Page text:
More than a dozen Indigenous groups in the Fraser Valley have partnered with the RCMP as part of an agreement to bring more safety, communication and policing services to their communities.
The Community Safety Agreement was finalized after months of meetings with 14 Fraser Valley First Nations communities and the RCMP.
“Leading a grass roots initiative takes guts, trust, efficacy, tenacity, with focus and an open mind for a better life for our people, for all people,” said Chief James Hobart of Spuzzum First Nation. “I’m extremely proud of our assemblage and what we have accomplished. Kʷukʷstemc, Hromtik’en Kwakosen.”
Prior to this agreement, of the 24 First Nations communities served by the Upper Fraser Valley Regional Detachment (UFVRD), 15 had no agreement with the RCMP concerning policing services and the cultural expectations of the individual communities, according to Friday’s (March 5) RCMP release.
In 2018, Cpl. Chris Gosselin and Supt. Bryon Massie, the Officer-in-Charge of the UFVRD RCMP, became aware of the need to engage Indigenous communities not served by Community Tri-Partite Agreements (CTA).
For months, the RCMP and a committee of four First Nations chiefs representing the 15 communities – Chief James Hobart (Spuzzum), Chief Maurine Chapman (Skwahlook), Chief Derek Epp (Tzeachten) and Chief Mark Point (Skowkale) – worked to iron out gaps in service and formally outline what the First Nations expected from the police. Fourteen of the 15 affected communities endorsed an agreement.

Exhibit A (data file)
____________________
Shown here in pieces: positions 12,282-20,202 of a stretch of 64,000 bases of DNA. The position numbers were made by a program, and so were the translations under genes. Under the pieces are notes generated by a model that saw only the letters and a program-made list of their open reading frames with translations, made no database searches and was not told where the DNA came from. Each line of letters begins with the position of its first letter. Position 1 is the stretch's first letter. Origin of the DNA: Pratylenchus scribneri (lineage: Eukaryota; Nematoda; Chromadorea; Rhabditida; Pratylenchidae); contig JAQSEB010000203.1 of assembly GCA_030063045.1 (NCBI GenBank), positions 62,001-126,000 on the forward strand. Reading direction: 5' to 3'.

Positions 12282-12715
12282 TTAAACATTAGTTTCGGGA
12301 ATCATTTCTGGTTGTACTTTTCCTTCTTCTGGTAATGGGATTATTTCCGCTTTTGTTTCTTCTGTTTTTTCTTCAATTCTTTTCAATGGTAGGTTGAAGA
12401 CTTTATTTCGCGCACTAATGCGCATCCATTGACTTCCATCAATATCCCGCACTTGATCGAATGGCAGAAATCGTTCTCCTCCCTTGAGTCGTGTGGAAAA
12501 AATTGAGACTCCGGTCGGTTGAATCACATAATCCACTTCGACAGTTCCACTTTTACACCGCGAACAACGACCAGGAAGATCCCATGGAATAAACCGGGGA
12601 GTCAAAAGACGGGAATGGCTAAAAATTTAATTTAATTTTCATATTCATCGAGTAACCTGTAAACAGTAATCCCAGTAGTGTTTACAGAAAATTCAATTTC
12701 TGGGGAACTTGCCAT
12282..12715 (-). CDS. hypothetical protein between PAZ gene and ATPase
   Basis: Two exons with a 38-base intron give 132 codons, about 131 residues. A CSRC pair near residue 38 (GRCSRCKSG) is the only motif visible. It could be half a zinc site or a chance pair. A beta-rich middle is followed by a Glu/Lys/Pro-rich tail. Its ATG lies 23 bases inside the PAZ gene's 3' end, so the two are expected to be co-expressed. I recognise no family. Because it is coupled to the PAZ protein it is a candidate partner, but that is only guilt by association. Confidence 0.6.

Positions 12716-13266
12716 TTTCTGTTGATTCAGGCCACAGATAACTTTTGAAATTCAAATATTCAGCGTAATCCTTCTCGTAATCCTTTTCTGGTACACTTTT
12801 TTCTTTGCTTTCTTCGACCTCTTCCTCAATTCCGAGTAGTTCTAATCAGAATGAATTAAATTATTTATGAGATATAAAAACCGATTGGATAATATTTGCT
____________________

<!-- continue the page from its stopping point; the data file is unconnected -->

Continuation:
“In the spirit of truth and reconciliation, this agreement solidifies our commitment to one another to provide safe Indigenous communities,” said Cpl. Gosselin who oversees the first Urban Indigenous Policing Section in B.C. for the RCMP.
Together, with Const. Jaden Courtney, the team delivers enhanced Indigenous policing services to Indigenous communities on behalf of the UFVRD.
“The successful creation and adoption of this partnership, stems from our desire to ensure that the needs of Indigenous communities are not only heard but are delivered,” Supt. Bryon Massie said. “It demonstrates our commitment to work together to improve communication, enhance public safety and provide high quality service to the Indigenous communities within the UFVRD.”
“We were given a clear mandate from our membership to build a relationship with the RCMP that consists of trust, communication and prevention,” said Chief Derek Epp of Tzeachten First Nation. “I believe the collaborative approach that went into developing the Community Safety Agreement has achieved this mandate from our membership. This type of agreement can be considered best practice for First Nations across this province.”
Chief Hobart expressed thanks to the 14 communities involved.
“We humbly hold our hands up to you for the trust that you placed in us. We are proud to represent our communities,” he said.
Chief Chapman said she’s “proud” of the work accomplished.
“We remained focused on the wellbeing of our communities and committed to an honest and respectful working relationship with our partners in the RCMP,” she said.
The communities involved in this agreement include Members of both Stó:lō Nation and Nlaka`pamux Nation.